Skip to content
Trudeau rejects India’s denial of its involvement in Canada assassinations

Canadian Prime Minister Justin Trudeau on Tuesday strongly rejected the Indian government’s denial of any involvement in the assassination of a Sikh dissident in Canada, calling on India to take his country’s allegations seriously.

“We are not looking to provoke or degenerate,” Mr. Trudeau told reporters in Ottawa. “We are simply stating the facts as we understand them and we want to work with the Indian government.”

The prime minister stunned Canadians on Monday when he told the House of Commons that “agents of the Indian government” were behind the June shooting death of Hardeep Singh Nijjar, a Sikh separatist leader and citizen Canadian, near a Sikh temple in the suburbs. Vancouver, British Columbia.

The prime minister gave no details to support his accusation that a nation ordered a political murder on its soil, citing only “credible allegations” pursued by Canadian security agencies for several weeks.

Canada’s intelligence agencies, noting the ongoing police investigation into Mr. Nijjar’s killing and the need to protect intelligence-gathering methods, declined to provide further details.

A Canadian government official, who spoke on condition of anonymity to discuss sensitive information, said the intelligence was collected by several countries. Canada is a member of the so-called Five Eyes, an intelligence alliance that includes the United States, Britain and Australia.

India has long claimed that Canada is harboring Sikh terrorists who are plotting from abroad to break up the Indian state by providing funds and planning to create a separate Sikh nation called Khalistan in India’s Punjab region. Mr. Nijjar was active in this independence movement.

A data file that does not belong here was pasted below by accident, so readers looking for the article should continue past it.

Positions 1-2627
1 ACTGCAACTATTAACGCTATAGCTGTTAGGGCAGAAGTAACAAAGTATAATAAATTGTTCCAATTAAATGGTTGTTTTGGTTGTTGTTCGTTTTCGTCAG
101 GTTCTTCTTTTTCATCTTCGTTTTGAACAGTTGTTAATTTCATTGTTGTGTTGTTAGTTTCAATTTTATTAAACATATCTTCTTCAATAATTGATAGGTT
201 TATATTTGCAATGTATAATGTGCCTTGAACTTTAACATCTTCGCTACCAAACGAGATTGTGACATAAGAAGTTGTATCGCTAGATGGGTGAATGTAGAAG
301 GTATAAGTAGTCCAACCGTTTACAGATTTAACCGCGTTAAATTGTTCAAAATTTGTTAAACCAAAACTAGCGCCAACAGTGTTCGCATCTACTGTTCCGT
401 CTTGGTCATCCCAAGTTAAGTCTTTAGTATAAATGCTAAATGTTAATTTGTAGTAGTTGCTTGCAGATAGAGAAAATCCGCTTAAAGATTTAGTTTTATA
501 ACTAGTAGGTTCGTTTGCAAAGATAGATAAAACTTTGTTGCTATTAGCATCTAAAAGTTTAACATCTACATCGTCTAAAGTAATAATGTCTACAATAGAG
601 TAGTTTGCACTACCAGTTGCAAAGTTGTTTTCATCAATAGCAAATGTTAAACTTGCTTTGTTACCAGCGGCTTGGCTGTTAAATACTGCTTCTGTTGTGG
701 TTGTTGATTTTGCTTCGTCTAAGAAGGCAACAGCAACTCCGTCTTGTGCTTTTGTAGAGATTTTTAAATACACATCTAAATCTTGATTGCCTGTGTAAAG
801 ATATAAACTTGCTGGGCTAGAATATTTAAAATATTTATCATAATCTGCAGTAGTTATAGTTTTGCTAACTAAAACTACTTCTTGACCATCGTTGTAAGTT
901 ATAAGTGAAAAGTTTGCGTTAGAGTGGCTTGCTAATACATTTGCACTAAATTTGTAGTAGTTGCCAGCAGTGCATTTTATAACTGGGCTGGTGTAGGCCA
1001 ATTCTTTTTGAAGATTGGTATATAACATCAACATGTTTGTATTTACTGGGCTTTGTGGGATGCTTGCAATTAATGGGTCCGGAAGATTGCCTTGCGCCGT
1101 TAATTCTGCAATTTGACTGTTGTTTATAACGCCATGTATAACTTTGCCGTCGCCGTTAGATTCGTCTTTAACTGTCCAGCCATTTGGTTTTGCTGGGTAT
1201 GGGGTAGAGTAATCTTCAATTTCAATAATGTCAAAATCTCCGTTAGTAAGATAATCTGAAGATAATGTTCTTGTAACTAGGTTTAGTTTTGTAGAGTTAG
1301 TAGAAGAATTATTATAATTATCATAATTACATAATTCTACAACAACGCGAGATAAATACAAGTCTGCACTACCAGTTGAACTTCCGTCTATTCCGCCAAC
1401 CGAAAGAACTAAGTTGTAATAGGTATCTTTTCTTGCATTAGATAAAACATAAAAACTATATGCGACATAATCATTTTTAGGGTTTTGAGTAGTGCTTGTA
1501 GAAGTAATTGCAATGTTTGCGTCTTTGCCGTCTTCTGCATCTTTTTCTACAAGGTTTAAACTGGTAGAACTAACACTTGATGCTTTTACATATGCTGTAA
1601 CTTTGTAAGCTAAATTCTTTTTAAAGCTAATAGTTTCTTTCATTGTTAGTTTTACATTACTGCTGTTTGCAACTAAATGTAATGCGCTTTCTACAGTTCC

He played a key role in rallying community members in British Columbia to vote for an independent state of Khalistan. The non-binding vote, organized by a Washington, D.C.-based group called Sikhs For Justice, is taking place in several cities around the world.

“I am a Sikh nationalist who believes and supports the right of Sikhs to self-determination and independence for Indian-occupied Punjab through a future referendum,” Nijjar wrote in an open letter in 2016.

Mr. Nijjar’s participation in the independent state movement played an important role in India’s categorical refusal of any involvement on Monday.

In its statement, India’s foreign ministry said it rejected “any attempt to link the Indian government” to Mr. Nijjar’s killing and accused Canada of harboring “extremists and terrorists” who “continue to threaten the sovereignty and territorial integrity of India.

Roland Paris, a professor at the University of Ottawa and a former foreign policy adviser to Mr. Trudeau, said the allegations and denial had created a sense of outrage and anger in Canada that cut across all political lines.

“This is a stunning and appalling set of allegations,” Professor Paris said. “If it is true that India is behind this murder, then this represents the most offensive and appalling form of political interference in a democracy, comparable to the behavior of some of the world’s worst authoritarian leaders .”

On Tuesday morning in Surrey, British Columbia, women dressed in colorful suits and saris came to pray and join a meal service offered by the Guru Nanak Sikh Gurdwara, the temple of which Mr. Nijjar was president.

The previous evening, outside the temple, Mr. Nijjar’s son, Balraj Singh Nijjar, said his father’s death remained a fresh wound for his family.

“He had even called home about five minutes before to prepare dinner,” his son said, speaking to reporters outside the temple. “It was kind of a big shock.”

Mihika Agarwal contributed reporting from Surrey, British Columbia.